How reasonable is it to try to generate your own power? You want to take that big, green step, but there are a lot of unknowns. Is it hard to do? Does it take a lot of equipment? Will the systems last? What is the best system to use for your location?
I can’t give you simple, easy answers to most of these questions, since there are too many factors, and it’s not a one-size-fits-all kind of question. However, there is one question I can answer: Is it worth considering a renewable generating system? The answer to that is ‘yes.’
I attended a local presentation last week that addressed many of these questions. The topic was a small solar installation that was done at a local food co-op. They received a $6000 grant, which they used to install a small demonstration system. This system does not provide all the power they use, but it does offset some of the electicity which they would otherwise be buying from the grid. The program was just a quick overview of the system they had installed, not a comprehensive explanation about how to install your own photovoltaic system. The important point covered with this presentation was that it is not that difficult to do a renewable power system installation. Most of the work for this project was done by people with just some basic handyman experience. Because it was a commercial installation, they had to have an electrician oversee the electrical work, but, other than that, they did it all themselves. Installing a renewable power system is more than a weekend project. But it doesn’t necessarily require specialty experts.
Most states are now net metering states . (In Canada, there are even possibilities for better-than-net metering.) In my home state (Michigan) this is a relatively recent development, and not many people are aware of it yet. Net metering programs very from state to state, but in general, if you are producing more power than you are using, the utility company allows you to put the excess onto the grid and your power meter runs backwards (sometimes literally). In Michigan, you can overproduce and carry it over as a net credit on the following month’s bill, as long as you are not over-producing on an annual basis. (If you do that, the utility gets to collect the overage.)
Some key points to consider:
- Skip the batteries. Batteries are expensive. They are full of toxic materials. They require frequent maintenance. If you are connected to the grid, the grid (and net metering) is your backup and your offset. Only cabins and other locations that are far off the grid should worry about allthe added headaches of batteries for power storage. This makes for a much simpler system.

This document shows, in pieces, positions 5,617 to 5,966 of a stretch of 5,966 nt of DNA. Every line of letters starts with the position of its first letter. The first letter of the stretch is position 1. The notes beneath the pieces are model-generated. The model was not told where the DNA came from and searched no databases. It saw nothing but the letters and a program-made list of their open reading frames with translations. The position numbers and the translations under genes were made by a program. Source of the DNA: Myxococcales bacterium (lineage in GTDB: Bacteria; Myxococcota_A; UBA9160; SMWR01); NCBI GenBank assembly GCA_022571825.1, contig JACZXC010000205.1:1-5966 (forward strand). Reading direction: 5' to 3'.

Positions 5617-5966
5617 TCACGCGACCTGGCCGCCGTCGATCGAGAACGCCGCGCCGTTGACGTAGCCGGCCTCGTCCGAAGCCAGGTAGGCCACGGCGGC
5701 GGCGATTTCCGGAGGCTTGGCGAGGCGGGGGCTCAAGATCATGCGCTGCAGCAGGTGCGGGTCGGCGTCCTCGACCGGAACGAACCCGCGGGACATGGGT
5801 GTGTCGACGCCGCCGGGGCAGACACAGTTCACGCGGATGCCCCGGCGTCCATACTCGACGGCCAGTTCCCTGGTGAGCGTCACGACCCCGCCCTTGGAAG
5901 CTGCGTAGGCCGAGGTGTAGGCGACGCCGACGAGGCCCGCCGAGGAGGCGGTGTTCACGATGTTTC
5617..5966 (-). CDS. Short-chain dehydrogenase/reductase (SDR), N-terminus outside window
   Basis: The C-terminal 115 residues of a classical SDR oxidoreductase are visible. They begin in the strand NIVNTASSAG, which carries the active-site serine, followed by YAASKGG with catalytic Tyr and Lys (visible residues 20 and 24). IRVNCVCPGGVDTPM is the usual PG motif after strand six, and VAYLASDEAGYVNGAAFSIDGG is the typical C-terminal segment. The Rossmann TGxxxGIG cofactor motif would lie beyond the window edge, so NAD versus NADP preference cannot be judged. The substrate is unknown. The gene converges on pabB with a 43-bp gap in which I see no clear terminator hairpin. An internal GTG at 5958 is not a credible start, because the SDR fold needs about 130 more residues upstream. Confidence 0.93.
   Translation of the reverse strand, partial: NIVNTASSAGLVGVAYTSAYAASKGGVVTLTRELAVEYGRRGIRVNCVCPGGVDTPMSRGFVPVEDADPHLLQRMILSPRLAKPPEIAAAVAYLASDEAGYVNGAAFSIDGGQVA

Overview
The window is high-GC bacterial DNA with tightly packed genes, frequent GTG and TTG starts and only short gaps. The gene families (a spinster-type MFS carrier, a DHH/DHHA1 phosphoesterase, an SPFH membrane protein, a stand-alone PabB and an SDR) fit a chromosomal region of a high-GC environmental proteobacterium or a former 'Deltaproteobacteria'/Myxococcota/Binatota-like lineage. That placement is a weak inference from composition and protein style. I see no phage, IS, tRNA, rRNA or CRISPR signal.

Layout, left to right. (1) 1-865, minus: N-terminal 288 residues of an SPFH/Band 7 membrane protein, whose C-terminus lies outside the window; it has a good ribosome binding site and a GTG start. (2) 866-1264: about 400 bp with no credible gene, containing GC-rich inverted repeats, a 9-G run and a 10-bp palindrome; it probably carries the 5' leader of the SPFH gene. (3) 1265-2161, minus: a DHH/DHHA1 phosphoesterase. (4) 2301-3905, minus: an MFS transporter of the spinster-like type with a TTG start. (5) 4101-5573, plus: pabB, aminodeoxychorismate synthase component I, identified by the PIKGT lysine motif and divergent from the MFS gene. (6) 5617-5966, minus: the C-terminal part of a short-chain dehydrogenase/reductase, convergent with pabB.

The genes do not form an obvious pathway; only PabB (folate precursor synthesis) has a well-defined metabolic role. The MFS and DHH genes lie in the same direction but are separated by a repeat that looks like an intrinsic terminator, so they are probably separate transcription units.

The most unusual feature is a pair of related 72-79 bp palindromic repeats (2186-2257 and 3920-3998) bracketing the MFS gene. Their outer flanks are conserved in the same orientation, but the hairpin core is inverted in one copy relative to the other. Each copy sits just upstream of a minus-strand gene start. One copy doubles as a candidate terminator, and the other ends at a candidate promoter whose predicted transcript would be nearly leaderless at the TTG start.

- Don’t worry about making 100% of your power. If you are offsetting 25% of your total power consumption with locally produced renewable energy, you are still making a significant contribution.
- Consider an expandable system. The co-op installed 4 panels with the grant they received, but the system they bought has the capacity for 6 panels. As panel prices come down, they will be able to expand the system at a lower cost-per-watt and increase the power they are producing.
Because you are producing your power locally, you are also not suffering the system and transmission losses you face when buying power from the grid. Roughly 2/3 of the energy used in power generation is lost through heat and inefficiencies of the generating plants and transmission losses. (U.S. Department of Energy) So for 100 kWh used, as measured on your home meter, more than 300 kWh of energy was used to make and deliver that electricity. When you are producing that power locally, you are offsetting more than just the power you are using. Local production effectively triples your carbon offsets.
Generating your own power is still an expensive proposition. With an electric power cost of 10 cents per kilowatt/hour (kWh), a solar system (in Michigan) that gets an average of 4 productive hours per day still won’t pay back its costs over a 30 year lifespan (though sunnier states will do much better). However, that assumes that electric power is not going to get more expensive over those 30 years (and that’s highly unlikely). And, since you are going to be buying electricity anyhow, if you instead put that money into a renewable generating system, then you are just paying a premium of the difference between what you would have been spending on the power anyhow and the cost of the system.
Photo: Solar panels at the Ypsilanti Food Co-op